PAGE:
Several years ago, I had a conversation with a lady who had a computer science degree but was unable to get hired for any type of Information technology (IT) job.
I realized right away, that what she lacked was an understanding of how the IT job / career market works. The sort of information that is generally omitted in schools because no one thinks it is important enough.
So, after she shared her story with me, I did some research and came to the startling conclusion that she was not alone.
There are several things on a resume that can help get you hired. These include your educational qualifications, certifications, training, the college or institutions which you attended, skill level and your hansdon experience.
But regardless of whether you are a business analyst, computer programmer, project manager, data analyst, report writer or network administrator, the singular, most important thing on your resume or career is your handson experience!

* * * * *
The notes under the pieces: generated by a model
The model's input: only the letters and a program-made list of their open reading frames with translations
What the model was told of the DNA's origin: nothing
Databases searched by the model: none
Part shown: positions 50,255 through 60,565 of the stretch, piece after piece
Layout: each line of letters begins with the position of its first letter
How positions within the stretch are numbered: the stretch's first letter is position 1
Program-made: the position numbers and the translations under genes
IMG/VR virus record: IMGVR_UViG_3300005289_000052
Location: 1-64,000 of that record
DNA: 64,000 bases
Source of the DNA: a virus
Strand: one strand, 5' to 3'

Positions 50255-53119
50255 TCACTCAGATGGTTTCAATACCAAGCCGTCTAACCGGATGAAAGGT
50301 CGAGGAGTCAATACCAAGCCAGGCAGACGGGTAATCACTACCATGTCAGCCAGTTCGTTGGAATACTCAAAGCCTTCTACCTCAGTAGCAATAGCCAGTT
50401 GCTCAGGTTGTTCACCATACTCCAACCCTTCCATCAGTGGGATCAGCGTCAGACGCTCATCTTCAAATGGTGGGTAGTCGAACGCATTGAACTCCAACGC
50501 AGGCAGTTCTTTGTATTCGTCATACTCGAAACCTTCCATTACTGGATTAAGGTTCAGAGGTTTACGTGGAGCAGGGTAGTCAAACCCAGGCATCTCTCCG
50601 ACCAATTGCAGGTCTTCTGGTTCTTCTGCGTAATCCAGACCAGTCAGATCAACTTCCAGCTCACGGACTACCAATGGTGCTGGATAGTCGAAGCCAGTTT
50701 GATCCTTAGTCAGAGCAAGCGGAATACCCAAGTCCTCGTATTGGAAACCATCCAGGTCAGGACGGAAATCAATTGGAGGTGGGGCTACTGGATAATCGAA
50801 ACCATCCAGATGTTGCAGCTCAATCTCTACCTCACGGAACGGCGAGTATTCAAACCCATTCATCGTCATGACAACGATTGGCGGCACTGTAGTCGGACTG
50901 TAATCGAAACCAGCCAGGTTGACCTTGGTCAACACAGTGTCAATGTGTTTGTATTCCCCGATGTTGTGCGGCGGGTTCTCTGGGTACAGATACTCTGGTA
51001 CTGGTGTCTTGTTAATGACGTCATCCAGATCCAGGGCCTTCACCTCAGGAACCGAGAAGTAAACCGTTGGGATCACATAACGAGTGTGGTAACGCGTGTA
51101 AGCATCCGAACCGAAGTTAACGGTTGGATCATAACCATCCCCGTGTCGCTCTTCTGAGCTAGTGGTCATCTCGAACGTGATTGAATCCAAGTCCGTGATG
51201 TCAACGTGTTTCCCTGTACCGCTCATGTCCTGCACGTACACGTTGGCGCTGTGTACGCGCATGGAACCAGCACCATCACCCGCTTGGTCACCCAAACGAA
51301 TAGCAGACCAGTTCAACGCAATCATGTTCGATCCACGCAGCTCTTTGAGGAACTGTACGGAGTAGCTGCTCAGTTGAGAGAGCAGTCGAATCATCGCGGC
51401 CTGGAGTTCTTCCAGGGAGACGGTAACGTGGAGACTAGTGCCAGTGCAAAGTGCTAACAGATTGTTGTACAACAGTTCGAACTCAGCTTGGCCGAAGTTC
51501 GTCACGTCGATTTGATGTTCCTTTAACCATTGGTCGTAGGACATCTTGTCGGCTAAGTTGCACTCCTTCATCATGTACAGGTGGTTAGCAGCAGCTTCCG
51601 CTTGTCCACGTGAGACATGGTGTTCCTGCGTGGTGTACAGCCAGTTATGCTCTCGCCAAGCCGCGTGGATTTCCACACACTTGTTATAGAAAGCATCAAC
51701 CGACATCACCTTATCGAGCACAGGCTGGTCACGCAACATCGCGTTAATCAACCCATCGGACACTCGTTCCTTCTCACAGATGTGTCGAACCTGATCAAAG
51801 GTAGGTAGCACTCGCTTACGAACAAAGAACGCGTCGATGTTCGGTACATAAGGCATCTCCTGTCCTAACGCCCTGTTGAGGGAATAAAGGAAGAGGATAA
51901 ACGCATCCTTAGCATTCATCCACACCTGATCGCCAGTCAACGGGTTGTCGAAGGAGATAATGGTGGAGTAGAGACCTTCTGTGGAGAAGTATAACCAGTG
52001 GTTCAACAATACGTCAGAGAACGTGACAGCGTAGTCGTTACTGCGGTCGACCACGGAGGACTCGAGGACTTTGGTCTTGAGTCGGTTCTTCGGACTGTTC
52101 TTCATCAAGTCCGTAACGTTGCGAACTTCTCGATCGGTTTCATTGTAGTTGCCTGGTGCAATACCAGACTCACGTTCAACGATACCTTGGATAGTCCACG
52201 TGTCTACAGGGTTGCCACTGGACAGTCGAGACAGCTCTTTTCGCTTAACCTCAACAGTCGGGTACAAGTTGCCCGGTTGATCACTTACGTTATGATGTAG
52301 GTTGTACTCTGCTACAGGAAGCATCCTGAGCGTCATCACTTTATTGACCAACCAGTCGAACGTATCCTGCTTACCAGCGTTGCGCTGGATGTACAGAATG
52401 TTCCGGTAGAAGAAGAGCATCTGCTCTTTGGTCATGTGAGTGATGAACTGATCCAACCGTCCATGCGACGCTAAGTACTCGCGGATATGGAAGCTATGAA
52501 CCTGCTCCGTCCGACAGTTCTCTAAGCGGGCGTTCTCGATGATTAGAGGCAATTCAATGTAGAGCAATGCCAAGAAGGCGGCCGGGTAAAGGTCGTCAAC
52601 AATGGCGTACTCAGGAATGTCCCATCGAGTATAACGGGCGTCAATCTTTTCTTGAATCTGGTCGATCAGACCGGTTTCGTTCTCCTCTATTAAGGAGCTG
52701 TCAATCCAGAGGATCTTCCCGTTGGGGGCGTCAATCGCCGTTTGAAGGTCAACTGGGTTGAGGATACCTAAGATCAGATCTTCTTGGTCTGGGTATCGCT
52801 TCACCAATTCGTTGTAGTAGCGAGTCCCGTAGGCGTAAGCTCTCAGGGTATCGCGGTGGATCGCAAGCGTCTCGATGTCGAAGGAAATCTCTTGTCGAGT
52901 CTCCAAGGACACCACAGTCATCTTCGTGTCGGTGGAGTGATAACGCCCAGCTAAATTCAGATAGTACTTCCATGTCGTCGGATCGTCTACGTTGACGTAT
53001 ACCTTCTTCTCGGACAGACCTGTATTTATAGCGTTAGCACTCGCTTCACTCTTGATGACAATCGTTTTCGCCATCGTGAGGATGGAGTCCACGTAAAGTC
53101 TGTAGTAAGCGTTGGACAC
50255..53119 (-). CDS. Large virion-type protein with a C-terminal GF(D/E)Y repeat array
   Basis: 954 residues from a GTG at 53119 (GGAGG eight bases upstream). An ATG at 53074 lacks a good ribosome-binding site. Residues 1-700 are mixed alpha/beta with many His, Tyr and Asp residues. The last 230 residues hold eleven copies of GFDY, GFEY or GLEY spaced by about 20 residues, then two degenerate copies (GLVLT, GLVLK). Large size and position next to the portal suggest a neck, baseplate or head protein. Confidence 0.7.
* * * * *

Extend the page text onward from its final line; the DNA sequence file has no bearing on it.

Handson Experience Builds your Career
Handson experience matters because it is the only credible, impartial evaluation of the work that you are doing and here is why:
A contract programmer is a software developer who is paid an hourly rate for working on special software development projects for a period. Contract computer programmers are not paid salaries like full-time developers but hourly wages.
Contract programmers tend to be very project focused because they are hired to solve specific problems or code specific features and as soon as that is done, they have to move on to another project or find a new client.
I am answering questions now on computer programmer careers again and if you post yours on: [Ask IT Career Coach], I will answer it for you, just like I am answering this question on “how to find jobs for beginner or entry level computer programmers“.
How To Get An Entry Level Computer Programming Job
Dear Mr. Tagbo,
Now that the spring has finally arrived, I am ready to search for programming jobs available for college students.
So far I have mastered the fundamental concepts of programming such as function: Subprocedures, Arrays, and Classes.